Veteran Architect Doesn’t Agree With The Government, And Says So
Mr Tay Kheng Soon is a veteran Singaporean architect who is currently an adjunct professor at the National University of Singapore.
He has a celebrated career, having overseen the designs of People’s Park Complex, the KK Women’s And Children’s Hospital and ITE Bishan, among other iconic buildings. As part of various government think-tanks, the 76-year-old has also presented numerous research papers on urban planning and improved the standards of architectural competitions in Singapore as well.
He was also awarded the Gold Medal by the Singapore Institute of Architects.
He’s also no stranger to controversy. Back in 2016, Mr Tay dropped a bombshell at a forum organised by the opposition Singapore Democratic Party.
Here’s a video of what he said at the forum:
See, Mr Tay’s brother, Dr Tay Eng Soon, used to be Singapore’s Senior Minister of State for Education. Respected by the older generation for his distinguished service, the older Tay proposed various schemes to improve the quality of education, mainly to accelerate the enrollment of polytechnic and vocation-based institutes in Singapore.
One such initiative was to increase the funding for the Institute of Technical Education (ITE) and polytechnics.
However, Mr Tay said his brother’s “career prospects within the party were actually truncated by it”. Mr Tay said he never knew the reason, but that changed after his brother’s death — Eng Soon’s wife later revealed this to him.
Tay Vs Tan
Current President Tony Tan Keng Yam, who was Education Minister from 1980 to 1981 and from 1985 to 1991, thought investing more in ITEs and Polytechnics was a bad idea, Mr Tay said.
Mr Tay added that Dr Tan would question Dr Tay Eng Soon throughout his years in the ministry, asking: “Why do you want to throw good money after bad rubbish?”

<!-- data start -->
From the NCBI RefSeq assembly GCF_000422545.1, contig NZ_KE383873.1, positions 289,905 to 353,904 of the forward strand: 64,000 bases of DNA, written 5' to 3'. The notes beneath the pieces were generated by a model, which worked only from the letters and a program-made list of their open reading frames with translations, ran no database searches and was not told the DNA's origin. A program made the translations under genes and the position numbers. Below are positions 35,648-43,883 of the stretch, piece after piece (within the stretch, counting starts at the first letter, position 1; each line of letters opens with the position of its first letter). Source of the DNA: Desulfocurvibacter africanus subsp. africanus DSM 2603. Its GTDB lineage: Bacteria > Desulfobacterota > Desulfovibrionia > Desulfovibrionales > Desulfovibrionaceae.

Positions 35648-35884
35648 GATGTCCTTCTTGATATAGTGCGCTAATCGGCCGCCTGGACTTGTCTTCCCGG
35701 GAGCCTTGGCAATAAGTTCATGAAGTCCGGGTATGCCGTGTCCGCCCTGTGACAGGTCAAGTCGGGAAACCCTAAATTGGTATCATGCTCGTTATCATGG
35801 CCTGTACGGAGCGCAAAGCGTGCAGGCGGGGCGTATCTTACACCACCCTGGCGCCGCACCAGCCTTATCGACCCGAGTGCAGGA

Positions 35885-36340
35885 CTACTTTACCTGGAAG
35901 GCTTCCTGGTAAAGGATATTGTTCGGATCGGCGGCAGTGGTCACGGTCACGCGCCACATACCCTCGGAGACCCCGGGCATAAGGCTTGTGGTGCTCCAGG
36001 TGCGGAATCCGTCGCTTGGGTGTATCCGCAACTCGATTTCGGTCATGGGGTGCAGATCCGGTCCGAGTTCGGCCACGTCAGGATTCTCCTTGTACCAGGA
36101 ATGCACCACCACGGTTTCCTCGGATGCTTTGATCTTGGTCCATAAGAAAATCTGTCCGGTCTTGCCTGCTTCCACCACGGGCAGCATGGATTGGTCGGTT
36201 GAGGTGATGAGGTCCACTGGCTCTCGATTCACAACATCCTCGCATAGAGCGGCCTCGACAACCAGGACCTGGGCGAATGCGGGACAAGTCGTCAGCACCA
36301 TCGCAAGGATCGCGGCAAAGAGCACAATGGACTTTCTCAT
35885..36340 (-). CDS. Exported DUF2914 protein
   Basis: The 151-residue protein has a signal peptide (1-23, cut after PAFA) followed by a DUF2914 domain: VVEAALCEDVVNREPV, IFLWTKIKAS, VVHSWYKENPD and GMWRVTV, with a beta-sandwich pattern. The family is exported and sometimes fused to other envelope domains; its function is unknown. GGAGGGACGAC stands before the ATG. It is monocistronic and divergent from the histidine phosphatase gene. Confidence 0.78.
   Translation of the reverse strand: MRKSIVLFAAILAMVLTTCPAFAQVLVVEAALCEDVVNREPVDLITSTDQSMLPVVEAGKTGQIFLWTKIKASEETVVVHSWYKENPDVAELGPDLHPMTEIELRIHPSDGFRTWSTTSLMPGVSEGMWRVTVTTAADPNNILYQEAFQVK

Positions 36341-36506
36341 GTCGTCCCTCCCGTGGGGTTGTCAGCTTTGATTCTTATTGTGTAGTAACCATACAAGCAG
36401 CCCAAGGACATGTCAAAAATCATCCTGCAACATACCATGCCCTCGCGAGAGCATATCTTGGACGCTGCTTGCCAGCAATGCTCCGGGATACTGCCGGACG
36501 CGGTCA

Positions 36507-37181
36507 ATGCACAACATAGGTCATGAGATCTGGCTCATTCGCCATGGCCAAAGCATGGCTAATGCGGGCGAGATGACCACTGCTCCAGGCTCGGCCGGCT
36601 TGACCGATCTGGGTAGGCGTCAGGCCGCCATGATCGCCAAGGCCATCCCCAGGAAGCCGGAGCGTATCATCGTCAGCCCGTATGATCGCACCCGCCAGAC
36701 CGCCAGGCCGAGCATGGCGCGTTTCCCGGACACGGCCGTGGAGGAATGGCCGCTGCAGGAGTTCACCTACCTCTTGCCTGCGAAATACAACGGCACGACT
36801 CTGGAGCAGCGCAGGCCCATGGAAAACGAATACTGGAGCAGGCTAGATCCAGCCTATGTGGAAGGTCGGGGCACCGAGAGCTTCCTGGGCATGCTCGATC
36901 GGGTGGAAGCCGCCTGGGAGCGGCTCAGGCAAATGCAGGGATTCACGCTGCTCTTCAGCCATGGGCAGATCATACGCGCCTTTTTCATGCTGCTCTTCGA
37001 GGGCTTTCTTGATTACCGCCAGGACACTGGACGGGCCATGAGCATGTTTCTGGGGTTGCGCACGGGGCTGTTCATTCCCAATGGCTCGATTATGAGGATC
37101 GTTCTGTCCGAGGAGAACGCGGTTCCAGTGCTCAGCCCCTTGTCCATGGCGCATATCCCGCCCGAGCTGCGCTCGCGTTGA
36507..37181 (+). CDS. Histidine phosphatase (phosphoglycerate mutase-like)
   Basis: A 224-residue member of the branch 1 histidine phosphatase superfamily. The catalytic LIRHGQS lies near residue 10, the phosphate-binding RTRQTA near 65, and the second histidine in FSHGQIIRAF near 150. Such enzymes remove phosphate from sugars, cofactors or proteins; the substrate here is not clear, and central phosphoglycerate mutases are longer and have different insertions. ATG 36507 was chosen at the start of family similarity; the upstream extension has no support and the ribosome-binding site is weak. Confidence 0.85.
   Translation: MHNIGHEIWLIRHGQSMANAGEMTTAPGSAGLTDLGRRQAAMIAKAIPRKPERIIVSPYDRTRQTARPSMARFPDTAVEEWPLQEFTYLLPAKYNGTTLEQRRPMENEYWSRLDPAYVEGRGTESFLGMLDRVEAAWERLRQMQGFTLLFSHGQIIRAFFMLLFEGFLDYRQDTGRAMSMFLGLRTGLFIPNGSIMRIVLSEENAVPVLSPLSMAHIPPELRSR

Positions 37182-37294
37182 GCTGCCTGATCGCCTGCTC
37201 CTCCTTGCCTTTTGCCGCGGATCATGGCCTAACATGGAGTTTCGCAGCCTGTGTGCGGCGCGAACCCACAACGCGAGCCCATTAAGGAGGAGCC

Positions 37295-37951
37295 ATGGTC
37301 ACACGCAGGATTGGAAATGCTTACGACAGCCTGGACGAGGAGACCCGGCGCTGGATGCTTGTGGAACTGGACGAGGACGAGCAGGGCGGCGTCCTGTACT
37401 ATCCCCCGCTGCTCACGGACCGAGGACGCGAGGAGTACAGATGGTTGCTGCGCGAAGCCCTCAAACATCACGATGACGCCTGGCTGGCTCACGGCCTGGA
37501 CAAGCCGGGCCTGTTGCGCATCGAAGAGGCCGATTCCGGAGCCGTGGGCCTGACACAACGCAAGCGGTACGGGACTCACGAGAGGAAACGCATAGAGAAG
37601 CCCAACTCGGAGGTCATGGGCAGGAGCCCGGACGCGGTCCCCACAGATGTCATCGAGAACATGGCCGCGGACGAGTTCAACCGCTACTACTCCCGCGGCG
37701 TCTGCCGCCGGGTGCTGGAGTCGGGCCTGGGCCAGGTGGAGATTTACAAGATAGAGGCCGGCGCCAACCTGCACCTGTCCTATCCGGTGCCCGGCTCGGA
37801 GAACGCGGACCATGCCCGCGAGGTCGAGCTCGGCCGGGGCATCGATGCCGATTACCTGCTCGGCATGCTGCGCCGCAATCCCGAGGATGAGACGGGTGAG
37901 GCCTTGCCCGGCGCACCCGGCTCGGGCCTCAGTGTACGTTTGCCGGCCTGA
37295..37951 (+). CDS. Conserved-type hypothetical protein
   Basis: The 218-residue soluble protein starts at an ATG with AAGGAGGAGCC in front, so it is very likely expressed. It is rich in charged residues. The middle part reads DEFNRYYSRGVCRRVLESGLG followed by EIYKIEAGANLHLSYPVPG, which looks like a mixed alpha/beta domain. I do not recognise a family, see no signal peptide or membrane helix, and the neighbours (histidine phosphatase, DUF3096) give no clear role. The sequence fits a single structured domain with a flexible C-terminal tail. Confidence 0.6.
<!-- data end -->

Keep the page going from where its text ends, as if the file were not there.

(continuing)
A furious Mr Tay said during the forum:
I cannot stand this. This is inherent elitism. You have to break that.
Dr Tan denied the allegation, reported Channel NewsAsia, claiming that the education of children was very close to his heart, and that he had “increased support for the education of all students, with particular focus on children in the polys and ITEs”.
However, Mr Tay was not sued for his remarks.
Given Mr Tay’s history of controversial statements, it did not come as a surprise when a radio interview of his went viral recently.
In the extraordinary 24-minute segment with 938Live, the Mr Tay had plenty of choice words for the current Singapore government.
The interview was transcribed into an article on Channel NewsAsia.
Here are 5 of the most damning criticisms he offered.
1. Urban Planners Need To Wake Up Their Idea
Singapore is one of the densest nations on the planet, and the increasing lack of space has led to land being reclaimed on our bodies of water.
But Mr Tay thinks land scarcity wouldn’t even be an issue in the first place if the urban planners “had done a better job”.
By building perimeter blocks, he reckons, dense high-rise housing would not be necessary.
He even goes on to claim that there would be “enough space for almost 2 million more people in Singapore, with adequate space for nature to boot”.
The planning methodology is flawed, is totally flawed. We are not short of land. Based on my simple arithmetic years ago, there are ways to house more. So the argument that we have a shortage of land is a false justification for why we need to encroach into much of our (heritage sites and) nature areas.